Following several racist and anti-Semitic incidents in Ithaca, local faith leaders are doubling down on ongoing anti-racist programming. While their approaches vary, they have a common message: Hate has no home in Ithaca.
In recent months, local religious leaders have invited speakers on anti-racism, organized anti-racist reading groups and have sought to provide resources for marginalized community members, including refugees.
“Having immediate compassion and support for those who have been harmed or threatened by what’s happened is absolutely essential,” said Eric Clay, a local multi-faith chaplain who helped coordinate the local faith leaders response to recent hate crimes. Twenty-two faith leaders contributed to a video where they each shared quotes on what it means to promote tolerance across cultures.
“As a predominantly white congregation, we are working through a growing awareness of the ways we have to actively be anti-racist,” said Reverend Debbie Reynolds, pastor of the First Baptist Church in Ithaca. “It’s not good enough to just be nice.”
Congregations across Ithaca are taking action as they learn more about issues of racial injustice and social inequity through community discussion. The First Congregational Church of Ithaca has recently become a sanctuary church for refugees awaiting legal status, according to Reverend David Kaden.
Members of the First Presbyterian Church of Ithaca formed small groups to tackle a range of issues such as mitigating racial voting access inequities before the election and helping formerly incarcerated people re-enter the community, according to Reverend Kirianne Weaver.
“We don’t just want to read about these issues, we want to do something about it,” Weaver said.
To better inform congregants they go about their social justice work, the leaders are facilitating discussions about the history of racism and other forms of bias, with some initiatives grounded in additional readings.
Reverend Megan Castellan, rector of St. John’s Episcopal Church, has added anti-racism reading materials to her weekly newsletters. Many members of the First Baptist Church of Ithaca and the First Presbyterian Church of Ithaca read the book How To Be An Anti-Racist by Ibram Kendi. The First Congregational Church of Ithaca also has an anti-racism education focused youth group, according to Kaden.
Since the anti-Semitic graffiti incident, Rabbi Rachel Safman of Temple Beth-El has sought to support affected congregants. She has hosted virtual discussions to shed light on issues of racism in the U.S. and encouraged congregants to learn more about racial inequities through speaker events and other educational work.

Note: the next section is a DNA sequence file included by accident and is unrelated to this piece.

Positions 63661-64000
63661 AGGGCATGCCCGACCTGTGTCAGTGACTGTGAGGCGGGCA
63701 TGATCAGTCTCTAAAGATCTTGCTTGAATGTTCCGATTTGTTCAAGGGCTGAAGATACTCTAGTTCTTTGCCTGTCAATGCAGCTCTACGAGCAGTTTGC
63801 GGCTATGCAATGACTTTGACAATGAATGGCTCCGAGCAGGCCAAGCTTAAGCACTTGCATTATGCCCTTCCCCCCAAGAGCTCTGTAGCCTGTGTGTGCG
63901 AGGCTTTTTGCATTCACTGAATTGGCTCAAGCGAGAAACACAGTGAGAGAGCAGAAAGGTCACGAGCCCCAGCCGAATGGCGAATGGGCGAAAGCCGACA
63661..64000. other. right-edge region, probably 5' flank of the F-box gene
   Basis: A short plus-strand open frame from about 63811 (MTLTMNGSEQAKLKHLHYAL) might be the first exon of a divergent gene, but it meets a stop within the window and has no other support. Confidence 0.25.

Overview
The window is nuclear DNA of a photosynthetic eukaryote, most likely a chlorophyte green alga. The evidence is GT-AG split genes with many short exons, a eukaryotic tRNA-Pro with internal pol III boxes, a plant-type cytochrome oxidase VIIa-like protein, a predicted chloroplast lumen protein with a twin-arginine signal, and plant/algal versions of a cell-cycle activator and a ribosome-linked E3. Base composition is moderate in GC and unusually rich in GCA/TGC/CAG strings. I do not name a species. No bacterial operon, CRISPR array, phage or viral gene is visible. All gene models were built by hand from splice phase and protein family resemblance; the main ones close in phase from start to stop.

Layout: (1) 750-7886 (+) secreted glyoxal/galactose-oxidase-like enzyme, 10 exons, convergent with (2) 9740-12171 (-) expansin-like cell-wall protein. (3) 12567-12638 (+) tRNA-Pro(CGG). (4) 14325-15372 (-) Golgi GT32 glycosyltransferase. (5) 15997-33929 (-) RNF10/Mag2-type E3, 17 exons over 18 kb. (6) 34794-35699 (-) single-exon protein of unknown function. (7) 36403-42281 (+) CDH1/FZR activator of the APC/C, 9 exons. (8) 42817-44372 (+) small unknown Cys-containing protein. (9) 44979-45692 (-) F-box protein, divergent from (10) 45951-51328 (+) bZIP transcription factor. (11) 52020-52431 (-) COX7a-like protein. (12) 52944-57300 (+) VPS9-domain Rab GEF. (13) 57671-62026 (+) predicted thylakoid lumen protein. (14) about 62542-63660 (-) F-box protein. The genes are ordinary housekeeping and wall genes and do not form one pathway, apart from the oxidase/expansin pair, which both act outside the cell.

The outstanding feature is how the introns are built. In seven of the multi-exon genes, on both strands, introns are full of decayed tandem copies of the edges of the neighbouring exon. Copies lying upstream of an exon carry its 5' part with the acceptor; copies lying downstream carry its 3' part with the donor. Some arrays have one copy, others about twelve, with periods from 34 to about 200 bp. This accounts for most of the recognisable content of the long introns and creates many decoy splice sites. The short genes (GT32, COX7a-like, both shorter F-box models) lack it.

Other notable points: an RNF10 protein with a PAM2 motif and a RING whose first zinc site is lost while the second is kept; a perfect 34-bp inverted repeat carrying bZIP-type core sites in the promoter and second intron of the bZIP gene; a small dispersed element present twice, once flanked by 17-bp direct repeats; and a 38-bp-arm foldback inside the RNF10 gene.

“As people focused on creating a more righteous world, our attention needs to be focused on the tremendous rifts in our society that that racial inequity has created and continues to create,” Safman said.
Many local faith leaders are working to increase understanding across religious lines. Castellan and Kaden both emphasized the importance of educating Christian communities about the history of anti-Semitism.
The Al-Huda Islamic Center of Ithaca center has collaborated with Christian and Jewish religious institutions to promote interfaith dialogue, according to Mahmud Burton, who is president of the center’s board. Before the pandemic, these dialogues included shared dinners.
Since most religious services and equity discussions are virtual — with a few carefully planned exceptions — many clergy members commented on the technical difficulties of virtual services and the ongoing conversations on how to minimize the risk of COVID-19 infection. However, they said they appreciated community members’ adaptiveness.
“People miss church, they miss seeing each other, but they’ve also been really positive about the stuff that we’re able to do,” Castellan said.
While discussions about how to make a more equitable world continue, the immediate response to recent anti-Semitic graffiti helped congregants at Temple Beth-El feel safer in Ithaca again, according to Safman. Safman said she received a flood of cards, letters and signs from other congregations telling her that she and other Jews in Ithaca were welcome.
“People were so present and supportive and sympathetic,” Safman said. “It was very moving. It’s a real testament to the Ithaca community and its values.”